But, it’s really great that you did this study, because I know, you see so many people on social media talking about using Red Cell. And, they believe it helps, which makes sense, because, like, they give it to their animal and their animal gets better. But, like I said in the introduction, I’ve never used Red Cell, and my animals get better. So, I’ve always kind of questioned why people were doing that. And also, I’ve never had a vet tell me that I need to do that. And, in fact, in the early years, I even remember a vet being concerned about the risk of toxicity if you start giving iron to goats. So, I think it’s great that this study was done, and we actually have some hard data now that compares animals that were given Red Cell in the same pasture with animals that were not given Red Cell but given the same dewormer. So, thank you so much for taking part in this research.

Joan Burke 11:10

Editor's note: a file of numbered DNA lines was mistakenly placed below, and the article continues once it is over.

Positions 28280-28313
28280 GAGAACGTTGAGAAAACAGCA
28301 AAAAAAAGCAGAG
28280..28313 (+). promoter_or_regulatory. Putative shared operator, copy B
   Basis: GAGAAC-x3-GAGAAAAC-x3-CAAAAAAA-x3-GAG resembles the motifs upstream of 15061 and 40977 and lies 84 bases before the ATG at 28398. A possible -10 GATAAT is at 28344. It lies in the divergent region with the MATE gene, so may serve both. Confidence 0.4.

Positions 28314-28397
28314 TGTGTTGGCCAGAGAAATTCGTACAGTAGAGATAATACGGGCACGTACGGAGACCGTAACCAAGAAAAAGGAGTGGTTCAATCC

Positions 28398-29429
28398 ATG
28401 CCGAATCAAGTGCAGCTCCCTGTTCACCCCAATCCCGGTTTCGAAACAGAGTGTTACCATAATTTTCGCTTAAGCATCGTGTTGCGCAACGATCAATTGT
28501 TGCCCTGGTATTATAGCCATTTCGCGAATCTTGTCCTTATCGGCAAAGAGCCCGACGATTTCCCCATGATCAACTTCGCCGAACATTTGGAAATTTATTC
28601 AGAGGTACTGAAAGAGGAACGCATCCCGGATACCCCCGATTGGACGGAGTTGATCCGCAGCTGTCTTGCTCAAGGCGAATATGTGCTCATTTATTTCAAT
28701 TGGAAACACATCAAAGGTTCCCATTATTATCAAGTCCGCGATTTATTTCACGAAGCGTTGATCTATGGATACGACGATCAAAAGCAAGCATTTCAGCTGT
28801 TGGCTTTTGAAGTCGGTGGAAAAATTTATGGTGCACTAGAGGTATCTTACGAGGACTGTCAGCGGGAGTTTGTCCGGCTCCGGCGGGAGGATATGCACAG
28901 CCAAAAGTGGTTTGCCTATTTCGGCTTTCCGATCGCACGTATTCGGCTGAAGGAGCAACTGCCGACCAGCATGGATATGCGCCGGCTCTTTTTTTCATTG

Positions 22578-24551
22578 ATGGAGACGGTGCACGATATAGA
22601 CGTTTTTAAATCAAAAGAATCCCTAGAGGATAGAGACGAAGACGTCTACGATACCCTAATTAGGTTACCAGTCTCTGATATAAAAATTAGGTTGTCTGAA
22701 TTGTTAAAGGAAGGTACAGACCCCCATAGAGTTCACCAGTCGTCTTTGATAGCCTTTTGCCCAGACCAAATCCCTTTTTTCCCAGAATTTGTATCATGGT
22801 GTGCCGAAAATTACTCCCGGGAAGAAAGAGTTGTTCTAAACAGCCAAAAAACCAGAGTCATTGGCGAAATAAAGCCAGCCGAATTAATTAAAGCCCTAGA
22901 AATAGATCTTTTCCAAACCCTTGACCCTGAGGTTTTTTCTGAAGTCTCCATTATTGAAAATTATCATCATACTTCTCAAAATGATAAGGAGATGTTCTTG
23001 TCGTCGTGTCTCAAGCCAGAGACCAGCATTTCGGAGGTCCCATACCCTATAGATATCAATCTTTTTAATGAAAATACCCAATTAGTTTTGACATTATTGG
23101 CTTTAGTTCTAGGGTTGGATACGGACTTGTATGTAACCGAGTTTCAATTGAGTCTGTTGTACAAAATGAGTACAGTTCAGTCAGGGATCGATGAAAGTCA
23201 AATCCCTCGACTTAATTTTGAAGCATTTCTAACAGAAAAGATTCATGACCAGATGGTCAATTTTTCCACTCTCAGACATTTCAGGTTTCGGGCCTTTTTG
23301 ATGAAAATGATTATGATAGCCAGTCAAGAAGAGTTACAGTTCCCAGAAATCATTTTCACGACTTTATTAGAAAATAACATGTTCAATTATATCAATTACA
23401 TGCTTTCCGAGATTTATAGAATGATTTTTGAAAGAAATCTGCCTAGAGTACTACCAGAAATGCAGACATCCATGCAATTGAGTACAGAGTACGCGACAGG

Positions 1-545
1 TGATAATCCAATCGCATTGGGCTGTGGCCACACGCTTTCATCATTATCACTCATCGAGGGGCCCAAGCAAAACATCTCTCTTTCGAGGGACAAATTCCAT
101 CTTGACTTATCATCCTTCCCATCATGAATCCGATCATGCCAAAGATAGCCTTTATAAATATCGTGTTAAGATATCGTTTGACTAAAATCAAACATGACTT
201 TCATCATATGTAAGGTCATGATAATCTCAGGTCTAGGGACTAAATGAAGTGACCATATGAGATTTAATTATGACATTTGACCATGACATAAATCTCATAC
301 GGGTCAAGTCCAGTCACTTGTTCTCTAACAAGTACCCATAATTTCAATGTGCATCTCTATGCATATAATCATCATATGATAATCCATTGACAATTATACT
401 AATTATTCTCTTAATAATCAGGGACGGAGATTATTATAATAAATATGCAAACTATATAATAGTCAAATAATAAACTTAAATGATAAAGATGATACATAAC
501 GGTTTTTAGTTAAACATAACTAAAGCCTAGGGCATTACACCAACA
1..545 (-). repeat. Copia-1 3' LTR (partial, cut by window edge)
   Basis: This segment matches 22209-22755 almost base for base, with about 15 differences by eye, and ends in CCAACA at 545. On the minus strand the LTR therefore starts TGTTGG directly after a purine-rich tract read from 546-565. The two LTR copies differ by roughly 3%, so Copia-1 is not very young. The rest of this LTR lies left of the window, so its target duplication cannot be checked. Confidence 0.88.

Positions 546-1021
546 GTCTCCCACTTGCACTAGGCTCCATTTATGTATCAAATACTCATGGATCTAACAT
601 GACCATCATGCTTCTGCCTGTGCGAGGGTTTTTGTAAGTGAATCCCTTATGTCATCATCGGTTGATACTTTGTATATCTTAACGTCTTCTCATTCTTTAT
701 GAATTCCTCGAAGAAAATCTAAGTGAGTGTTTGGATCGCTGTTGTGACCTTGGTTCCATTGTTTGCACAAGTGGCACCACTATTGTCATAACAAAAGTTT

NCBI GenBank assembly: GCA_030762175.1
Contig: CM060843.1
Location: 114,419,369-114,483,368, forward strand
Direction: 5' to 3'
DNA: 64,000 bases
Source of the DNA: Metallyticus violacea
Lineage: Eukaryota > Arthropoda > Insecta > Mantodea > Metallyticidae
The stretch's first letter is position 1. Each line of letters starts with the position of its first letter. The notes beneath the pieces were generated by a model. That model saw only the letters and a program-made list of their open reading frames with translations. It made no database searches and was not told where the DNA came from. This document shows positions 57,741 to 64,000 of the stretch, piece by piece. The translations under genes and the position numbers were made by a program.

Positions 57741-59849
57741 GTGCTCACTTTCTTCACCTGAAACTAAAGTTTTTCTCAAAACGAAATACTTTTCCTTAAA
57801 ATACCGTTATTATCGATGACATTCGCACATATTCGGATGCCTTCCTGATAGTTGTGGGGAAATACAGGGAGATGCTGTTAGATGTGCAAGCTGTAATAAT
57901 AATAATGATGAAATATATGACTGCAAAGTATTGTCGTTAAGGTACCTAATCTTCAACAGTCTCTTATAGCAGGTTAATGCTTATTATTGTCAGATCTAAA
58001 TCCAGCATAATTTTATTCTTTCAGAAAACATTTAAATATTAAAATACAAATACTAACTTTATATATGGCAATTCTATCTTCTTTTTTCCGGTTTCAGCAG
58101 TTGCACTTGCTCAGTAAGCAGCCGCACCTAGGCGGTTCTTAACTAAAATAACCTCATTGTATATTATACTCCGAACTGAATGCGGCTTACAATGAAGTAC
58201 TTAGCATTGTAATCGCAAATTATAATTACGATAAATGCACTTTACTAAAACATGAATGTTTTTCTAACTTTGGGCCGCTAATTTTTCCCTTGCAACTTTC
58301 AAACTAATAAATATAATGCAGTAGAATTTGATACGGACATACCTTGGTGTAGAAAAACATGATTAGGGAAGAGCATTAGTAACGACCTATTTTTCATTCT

Yeah. And, one exception of, you know, not necessarily doing anything after deworming is, if animals have diarrhea or especially strongyloides… Strongyloides is kind of a different parasite—the parasite that invades the skin. In that case, we’ve had problems when we’ve dewormed animals with a strongyloides infection. They had severe diarrhea. We had some death loss. So, with that particular parasite—and maybe this might be another podcast. But, with that particular parasite, giving an antioxidant such as vitamin E or something like Nutri-Drench—and I don’t mean to promote one product over another, but something like that—along with the dewormer will help the antioxidant status of the animal to recover better. So, that’s my only exception on when you would give something in addition to the dewormer.